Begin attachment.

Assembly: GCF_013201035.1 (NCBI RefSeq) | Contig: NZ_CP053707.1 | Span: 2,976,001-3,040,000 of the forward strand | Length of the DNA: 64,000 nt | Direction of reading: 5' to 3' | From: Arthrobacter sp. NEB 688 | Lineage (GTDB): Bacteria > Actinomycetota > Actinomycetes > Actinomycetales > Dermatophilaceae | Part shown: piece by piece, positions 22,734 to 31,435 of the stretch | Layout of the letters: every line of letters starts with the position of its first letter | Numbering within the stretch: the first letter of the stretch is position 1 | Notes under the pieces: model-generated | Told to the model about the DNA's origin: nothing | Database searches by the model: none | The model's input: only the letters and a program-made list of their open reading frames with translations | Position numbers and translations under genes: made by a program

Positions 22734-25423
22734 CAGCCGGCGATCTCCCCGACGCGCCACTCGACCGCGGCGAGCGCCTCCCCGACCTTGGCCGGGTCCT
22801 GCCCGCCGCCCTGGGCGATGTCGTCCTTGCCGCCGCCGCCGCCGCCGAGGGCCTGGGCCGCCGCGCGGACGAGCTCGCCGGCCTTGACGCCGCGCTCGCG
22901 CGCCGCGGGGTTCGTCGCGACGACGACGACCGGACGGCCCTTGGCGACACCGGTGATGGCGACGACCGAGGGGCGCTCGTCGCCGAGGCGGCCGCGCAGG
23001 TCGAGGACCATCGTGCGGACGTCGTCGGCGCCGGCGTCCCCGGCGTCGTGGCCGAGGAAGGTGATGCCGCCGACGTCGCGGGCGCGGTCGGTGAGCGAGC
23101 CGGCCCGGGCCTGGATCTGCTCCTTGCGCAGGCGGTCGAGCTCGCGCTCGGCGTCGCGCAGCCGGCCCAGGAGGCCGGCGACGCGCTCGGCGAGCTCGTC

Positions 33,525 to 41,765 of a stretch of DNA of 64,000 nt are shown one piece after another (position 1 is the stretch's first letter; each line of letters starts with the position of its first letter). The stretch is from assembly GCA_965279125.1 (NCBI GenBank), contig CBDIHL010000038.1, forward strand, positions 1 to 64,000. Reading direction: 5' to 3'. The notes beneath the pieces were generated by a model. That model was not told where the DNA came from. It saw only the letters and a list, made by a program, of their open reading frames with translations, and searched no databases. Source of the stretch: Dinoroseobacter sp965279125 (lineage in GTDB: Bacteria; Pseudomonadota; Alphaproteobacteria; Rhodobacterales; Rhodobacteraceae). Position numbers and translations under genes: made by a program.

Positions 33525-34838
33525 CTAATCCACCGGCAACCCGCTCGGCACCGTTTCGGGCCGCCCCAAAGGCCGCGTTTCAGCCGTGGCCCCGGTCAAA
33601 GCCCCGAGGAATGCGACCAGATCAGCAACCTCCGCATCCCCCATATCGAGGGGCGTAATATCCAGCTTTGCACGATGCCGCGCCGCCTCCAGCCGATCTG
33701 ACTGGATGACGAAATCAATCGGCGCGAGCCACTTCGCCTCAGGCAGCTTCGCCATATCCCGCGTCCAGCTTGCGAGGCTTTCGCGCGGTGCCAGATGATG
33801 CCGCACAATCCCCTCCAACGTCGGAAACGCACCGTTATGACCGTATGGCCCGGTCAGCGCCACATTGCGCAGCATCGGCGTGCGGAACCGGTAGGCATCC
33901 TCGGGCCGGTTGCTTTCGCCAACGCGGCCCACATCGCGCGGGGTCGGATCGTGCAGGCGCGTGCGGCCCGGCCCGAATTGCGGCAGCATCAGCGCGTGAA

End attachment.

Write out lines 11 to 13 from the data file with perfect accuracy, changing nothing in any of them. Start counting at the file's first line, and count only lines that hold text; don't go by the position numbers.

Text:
33601 GCCCCGAGGAATGCGACCAGATCAGCAACCTCCGCATCCCCCATATCGAGGGGCGTAATATCCAGCTTTGCACGATGCCGCGCCGCCTCCAGCCGATCTG
33701 ACTGGATGACGAAATCAATCGGCGCGAGCCACTTCGCCTCAGGCAGCTTCGCCATATCCCGCGTCCAGCTTGCGAGGCTTTCGCGCGGTGCCAGATGATG
33801 CCGCACAATCCCCTCCAACGTCGGAAACGCACCGTTATGACCGTATGGCCCGGTCAGCGCCACATTGCGCAGCATCGGCGTGCGGAACCGGTAGGCATCC